Most of you will know the name “Bob Gregory”. For those of you who don’t, this chap was the Managing Director of Samuel Gawith, the legendary English tobacco manufacturer. I got to know Bob at one of the InterTabac fairs I visited, because of his involvement in creating the KPC (Kearvaig Pipe Club, of which I am a member) Bothy Flake (which sadly has just fallen of the Gawith & Hoggarth price list..). Bob is a real British gentleman with a wicked sense of humour, so we pretty much hit it off right off the bat. Later Bob got involved in the creation of Flatlander Flake, made for the Dutch/Belgian Pipe Smokers Forum. And then you get to know someone. He didn’t have to make or create anything with me/for the forum. But he went out his way to accomplish it. Sadly for us, some time after the merge of Samuel Gawith/Gawith & Hoggarth he decided to retire and leave the company.
I already knew Bob’s split from the company wasn’t particularly amicable. But in public he kept his mouth shut. Lately I was web-surfing on the PipesMagazine.com forum when I came across a topic with a post (#76) from user “gawithhoggarth”. In real life Rachel Gawith, Social Media Manager of Gawith & Hoggarth and involved in their HR & Health and Safety. What I read made my blood boil, such blatant lies were made! On top of that came the disrespect for the former management (Bob) and their clients (us pipesmokers). So I decided to engage. We had a couple of discussions but in the end I called a truce. She’s like an ostrich, constant putting down her head in the sand. You can’t communicate with someone like that.
When Bob knew about the thread he read it and was absolutely fuming. So for the first time he decided to publicly unveil the story about why the business of Samuel Gawith was sold to Gawith & Hoggarth in May 2015. He send me a long email which I could publish. I suggest that you, the reader, first look at the topic on the PipesMagazine.com forum and then read Bob’s mail below.
Recently, I have been reading some very inaccurate things about what happened to Samuel Gawith in 2015. Well Arno, here I am to put things straight with the true story of why we sold the Business of Samuel Gawith. Remember I was there and it was me that was solely in charge of this sale, so there can be no argument about the truth.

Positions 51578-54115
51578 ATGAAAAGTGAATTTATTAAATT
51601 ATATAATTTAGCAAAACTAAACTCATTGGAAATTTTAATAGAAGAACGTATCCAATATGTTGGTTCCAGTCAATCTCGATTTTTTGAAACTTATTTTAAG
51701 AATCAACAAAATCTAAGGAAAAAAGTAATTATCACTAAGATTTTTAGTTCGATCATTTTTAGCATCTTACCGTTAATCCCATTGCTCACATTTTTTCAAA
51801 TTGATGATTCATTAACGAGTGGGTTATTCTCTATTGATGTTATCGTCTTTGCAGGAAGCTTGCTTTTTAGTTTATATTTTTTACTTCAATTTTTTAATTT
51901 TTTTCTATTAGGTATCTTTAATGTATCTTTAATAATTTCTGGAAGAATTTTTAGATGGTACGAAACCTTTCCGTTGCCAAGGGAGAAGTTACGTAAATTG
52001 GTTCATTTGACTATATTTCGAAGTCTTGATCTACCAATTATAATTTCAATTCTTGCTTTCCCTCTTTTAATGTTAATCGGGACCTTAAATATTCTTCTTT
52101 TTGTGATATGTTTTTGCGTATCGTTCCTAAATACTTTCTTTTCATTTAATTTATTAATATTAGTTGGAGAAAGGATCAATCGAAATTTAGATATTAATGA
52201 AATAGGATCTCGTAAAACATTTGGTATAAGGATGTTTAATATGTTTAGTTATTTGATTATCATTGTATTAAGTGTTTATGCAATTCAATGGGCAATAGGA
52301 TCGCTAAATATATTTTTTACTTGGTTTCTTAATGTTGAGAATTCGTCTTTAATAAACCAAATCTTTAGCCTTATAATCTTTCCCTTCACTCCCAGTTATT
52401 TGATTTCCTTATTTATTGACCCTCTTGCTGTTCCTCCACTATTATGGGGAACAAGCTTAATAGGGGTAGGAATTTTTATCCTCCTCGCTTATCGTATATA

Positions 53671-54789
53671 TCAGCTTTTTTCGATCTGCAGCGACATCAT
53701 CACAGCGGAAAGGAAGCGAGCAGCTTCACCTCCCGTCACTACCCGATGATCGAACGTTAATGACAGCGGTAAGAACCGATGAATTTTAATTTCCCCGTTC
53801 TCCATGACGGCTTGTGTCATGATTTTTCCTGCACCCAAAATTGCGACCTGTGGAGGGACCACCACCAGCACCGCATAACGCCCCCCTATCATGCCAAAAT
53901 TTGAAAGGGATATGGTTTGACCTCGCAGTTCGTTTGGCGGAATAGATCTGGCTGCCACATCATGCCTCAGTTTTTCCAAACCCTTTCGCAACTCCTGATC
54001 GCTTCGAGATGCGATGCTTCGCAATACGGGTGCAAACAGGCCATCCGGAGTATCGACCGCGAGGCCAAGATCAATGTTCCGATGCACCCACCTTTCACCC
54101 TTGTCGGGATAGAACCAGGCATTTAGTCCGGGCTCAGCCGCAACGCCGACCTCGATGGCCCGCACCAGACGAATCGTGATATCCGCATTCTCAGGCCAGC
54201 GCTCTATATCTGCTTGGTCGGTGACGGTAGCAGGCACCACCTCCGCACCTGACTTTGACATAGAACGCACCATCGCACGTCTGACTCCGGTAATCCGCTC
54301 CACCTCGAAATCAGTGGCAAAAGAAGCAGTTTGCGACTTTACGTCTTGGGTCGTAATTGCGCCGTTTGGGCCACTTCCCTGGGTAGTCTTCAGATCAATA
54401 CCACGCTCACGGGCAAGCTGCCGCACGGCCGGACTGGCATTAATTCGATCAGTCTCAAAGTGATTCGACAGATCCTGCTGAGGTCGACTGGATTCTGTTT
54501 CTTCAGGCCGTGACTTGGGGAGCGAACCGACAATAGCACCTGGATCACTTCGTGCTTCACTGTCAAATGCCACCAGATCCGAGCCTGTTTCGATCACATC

First, I have read that prior to the sale of the Samuel Gawith business the company was bankrupt! Nothing could be further from the truth! We ended our 223 year history in a very healthy state with an excellent bank balance, no debts to anyone and a very full order book.
I have also read that there was no involvement of a Gawith or Gawith descendant involved in the business during the latter years. Wrong! One of the directors was a relative of the Samuel Gawith clan and is, today, still very much alive.
It has also been said that the then owner of the company lost interest. Well, nothing could be further from the truth. His sole interest was to retire in the knowledge that the business and brands of Samuel Gawith continued and continued under a British company. We rejected an offer from a well known European manufacturer. An overseas company would have, no doubt, used the opportunity to own a well known brand only to do nothing with it or for it.
I took over the role of Managing Director in 2009 after the then Managing Director had the good fortune to win the National Lottery and decided to retire early. A number of significant changes took place under my management, including that of concentrating on gaining a solid export market. Samuel Gawith was of course trading within the UK market but not as well as Gawith & Hoggarth. This due to the fact that earlier management decisions had been taken to lose the sales force and to entrust the sales to an external company. This was not a priority for them so the arrangement did not bear fruit.
Pretty quickly we had some important markets to supply, USA, Germany and Switzerland were the first markets to start trading. By the time of 2015 we were trading with in excess of 35 overseas markets from Japan and Australia in the East, to the US and Argentina in the West which provided about 80% of the revenue. In the meantime costs had been seriously reduced, extra staff were producing volumes of finished product as never before seen. This prompted the thought that we would be needing new machinery, extra staff and a larger factory to cope with demand for our tobacco and snuff products.